I have a ZM1250-Platinum model ATX Power Supply. It's the first I've considered making into a bench power supply that has two +12v outputs instead of just one: +12v1 @ 45A and +12v2 @ 65A. Even though they share a common ground, is there any configuration possible that could get these two supplies in serial and up to 24v? If not, what can I add to my knowledge as a take away lesson? Would it be possible if I really took the whole thing apart and somehow separated the common ground from one of the +12v supplies?

  • \$\begingroup\$ Only if they had isolated secondary coils. \$\endgroup\$ Commented Mar 13, 2018 at 2:54
  • \$\begingroup\$ Not without disassembling and converting the internals. \$\endgroup\$ Commented Mar 13, 2018 at 2:55
  • \$\begingroup\$ Tony Stewart. EE since '75 - would another name for "isolated secondary coil" be an "isolation transformer"? \$\endgroup\$
    – Lunchbox
    Commented Mar 13, 2018 at 2:59
  • \$\begingroup\$ almost, I doubt but they they could have isolated coils which would be on on the same core to reduce winding losses. \$\endgroup\$ Commented Mar 13, 2018 at 3:06
  • 2
    \$\begingroup\$ You have a steep learning curve in understanding the nuances of SMPS PSU design... mutual stray coupling, reactive loads and transformer leakage at high f, safety currents, DC stability and SCP:Short circuit protection OPP:Overpower (overload) protection OCP:Overcurrent protection OVP:Overvoltage protection UVP:Undervoltage protection. T'is Better to modify a 250W supply from a DIY Bench supply site with variable output and learn from that first, before you dive in over your head. \$\endgroup\$ Commented Mar 13, 2018 at 18:34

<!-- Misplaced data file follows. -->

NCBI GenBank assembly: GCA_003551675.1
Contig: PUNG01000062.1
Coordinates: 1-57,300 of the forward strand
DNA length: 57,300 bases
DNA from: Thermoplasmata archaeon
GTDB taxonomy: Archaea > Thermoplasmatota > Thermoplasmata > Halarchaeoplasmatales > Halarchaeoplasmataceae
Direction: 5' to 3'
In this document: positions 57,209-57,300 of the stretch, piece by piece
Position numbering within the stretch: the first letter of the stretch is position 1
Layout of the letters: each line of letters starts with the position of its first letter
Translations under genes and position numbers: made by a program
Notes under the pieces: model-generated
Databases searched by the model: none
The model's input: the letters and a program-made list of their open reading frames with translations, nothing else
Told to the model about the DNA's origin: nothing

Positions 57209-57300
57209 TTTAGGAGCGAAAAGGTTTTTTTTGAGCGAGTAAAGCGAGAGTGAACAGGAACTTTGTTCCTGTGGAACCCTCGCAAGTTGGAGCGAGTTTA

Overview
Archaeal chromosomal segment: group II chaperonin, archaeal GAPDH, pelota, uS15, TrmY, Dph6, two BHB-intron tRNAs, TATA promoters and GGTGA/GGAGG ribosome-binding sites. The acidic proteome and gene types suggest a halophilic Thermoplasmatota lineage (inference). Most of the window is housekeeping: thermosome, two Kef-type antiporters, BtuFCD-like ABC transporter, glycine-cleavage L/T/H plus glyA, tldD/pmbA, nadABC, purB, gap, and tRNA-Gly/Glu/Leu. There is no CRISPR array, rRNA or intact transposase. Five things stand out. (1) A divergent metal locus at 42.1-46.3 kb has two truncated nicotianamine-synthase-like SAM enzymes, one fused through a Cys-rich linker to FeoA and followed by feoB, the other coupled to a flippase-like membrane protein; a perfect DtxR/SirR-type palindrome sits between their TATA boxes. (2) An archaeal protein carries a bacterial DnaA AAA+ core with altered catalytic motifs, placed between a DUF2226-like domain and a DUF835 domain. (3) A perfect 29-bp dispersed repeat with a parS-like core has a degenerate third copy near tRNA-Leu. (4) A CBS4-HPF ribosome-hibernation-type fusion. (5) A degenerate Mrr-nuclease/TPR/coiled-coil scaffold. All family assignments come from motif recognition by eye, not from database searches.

2 Answers 2


The only way way you could achieve a 24V output with PC or SERVER power supplies is to get one that specifically outputs 24V.

You cannot even try to use two separate but identical PC power supplies that output 12V because the negative terminal of the 12V is always connected to the common earth ground terminal at the input AC connection on the power supply. This means that you cannot stack the two 12V outputs.

So purchase the properly designed 24V power supply for you use.


It would be major surgery to isolate one 12 V supply, and you may find that impossible if the overcurrent detection shuts down both supplies.

If you are doing something professional then I'd suggest getting an ATX supply that includes a 24 V supply. They are available ....here's the Nipron NSP2-250-F2S. This has a separate 24 V supply.

If what you are doing is building a CNC (many require 5/12/24-36 V) you might do what I do ....add on a 12 V to 24-36 V boost convertor to an ATX power supply. I've had good success with the BST900W which is readily available on Ebay.
*NOTE** One little surprise is that the supply outputs 12 V as soon as the input 12 V ramps up, it then ramps to whatever voltage you set for power on.
I have not used mine above 250 W and would be very careful if you need higher power, as it does get hot.


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